Healthcare informatics, largely in the form of electronic medical records and e-prescriptions, promises to help doc- tors and hospitals make fewer mistakes and limit the cost of patient care. It also
promises to help patients maintain their health and prevent
medical procedures and prescriptions when none is truly
Better outcomes have always followed better data, only
now the data is systematically being captured, validated,
mined, analyzed, integrated, and ultimately modeled in
databases of patient records and lab and radiology test
results. Much of it can be derived from a single drop of
blood (a window into our genomic legacy and real-time
chemistry) to distinguish health from disease. Access could
transform the entire healthcare enterprise from reactive
(treatment when someone gets sick) to proactive (
supporting lifelong health management).
A complication is that economic incentives still
reward doctors and hospitals for doing more procedures and tests and writing more prescriptions. As long
as billable revenue is based on more of everything, the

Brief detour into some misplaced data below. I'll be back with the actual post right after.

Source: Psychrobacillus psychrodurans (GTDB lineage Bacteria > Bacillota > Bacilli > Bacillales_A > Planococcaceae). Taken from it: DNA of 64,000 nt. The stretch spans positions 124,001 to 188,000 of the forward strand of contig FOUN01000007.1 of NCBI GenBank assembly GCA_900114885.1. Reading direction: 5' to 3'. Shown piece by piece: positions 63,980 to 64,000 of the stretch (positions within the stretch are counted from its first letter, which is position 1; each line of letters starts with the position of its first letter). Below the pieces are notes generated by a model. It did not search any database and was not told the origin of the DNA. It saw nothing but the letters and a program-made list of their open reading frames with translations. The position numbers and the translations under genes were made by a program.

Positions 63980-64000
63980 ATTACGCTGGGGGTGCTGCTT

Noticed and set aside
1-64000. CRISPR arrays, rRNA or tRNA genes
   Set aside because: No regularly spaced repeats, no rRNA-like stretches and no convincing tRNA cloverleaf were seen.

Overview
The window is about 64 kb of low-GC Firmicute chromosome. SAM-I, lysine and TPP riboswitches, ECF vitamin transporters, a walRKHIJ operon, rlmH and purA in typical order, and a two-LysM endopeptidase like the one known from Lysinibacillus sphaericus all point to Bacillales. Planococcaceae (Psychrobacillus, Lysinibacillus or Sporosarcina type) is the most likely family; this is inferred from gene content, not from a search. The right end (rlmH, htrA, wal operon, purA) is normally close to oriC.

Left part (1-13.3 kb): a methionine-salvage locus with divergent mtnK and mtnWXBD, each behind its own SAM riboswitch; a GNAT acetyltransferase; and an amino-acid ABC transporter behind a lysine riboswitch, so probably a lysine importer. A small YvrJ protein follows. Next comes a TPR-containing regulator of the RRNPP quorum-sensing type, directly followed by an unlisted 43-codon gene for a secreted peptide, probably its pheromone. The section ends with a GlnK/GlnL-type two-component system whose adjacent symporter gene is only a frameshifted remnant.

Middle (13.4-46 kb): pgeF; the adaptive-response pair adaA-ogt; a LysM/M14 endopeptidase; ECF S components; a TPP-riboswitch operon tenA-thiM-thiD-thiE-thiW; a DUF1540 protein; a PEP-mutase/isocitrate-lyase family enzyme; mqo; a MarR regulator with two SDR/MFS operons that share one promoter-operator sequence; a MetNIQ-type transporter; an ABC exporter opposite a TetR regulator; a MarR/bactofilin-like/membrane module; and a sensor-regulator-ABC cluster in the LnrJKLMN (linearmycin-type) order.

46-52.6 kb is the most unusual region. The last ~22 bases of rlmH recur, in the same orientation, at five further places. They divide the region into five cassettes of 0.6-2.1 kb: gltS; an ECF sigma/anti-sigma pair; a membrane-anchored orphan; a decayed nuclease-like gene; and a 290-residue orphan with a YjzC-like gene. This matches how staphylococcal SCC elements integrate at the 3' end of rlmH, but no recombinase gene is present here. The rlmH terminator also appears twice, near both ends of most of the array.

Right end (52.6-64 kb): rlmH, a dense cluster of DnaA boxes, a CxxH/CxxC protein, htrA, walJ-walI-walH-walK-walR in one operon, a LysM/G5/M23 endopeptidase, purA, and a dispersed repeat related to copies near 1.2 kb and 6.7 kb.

result could be more care but not always better care.
However, even if electronic medical records could
reduce operating costs in the long run, the initial investment in healthcare IT is still significant and sometimes
prohibitive for individual doctors and hospitals.
Health and biomedical informatics ranges from the per-
sonal to the global, says Aaron Weiss in his cover story, com-
bining electronic medical records for individual patients
with public-health data on epidemiological research,
whether cutting-edge computer models like the Intelligent
Histories project ( http://www.intelligenthistories.org/) or
projections of the spread of viruses like H1N1 (http://www.
– Andrew Rosenbloom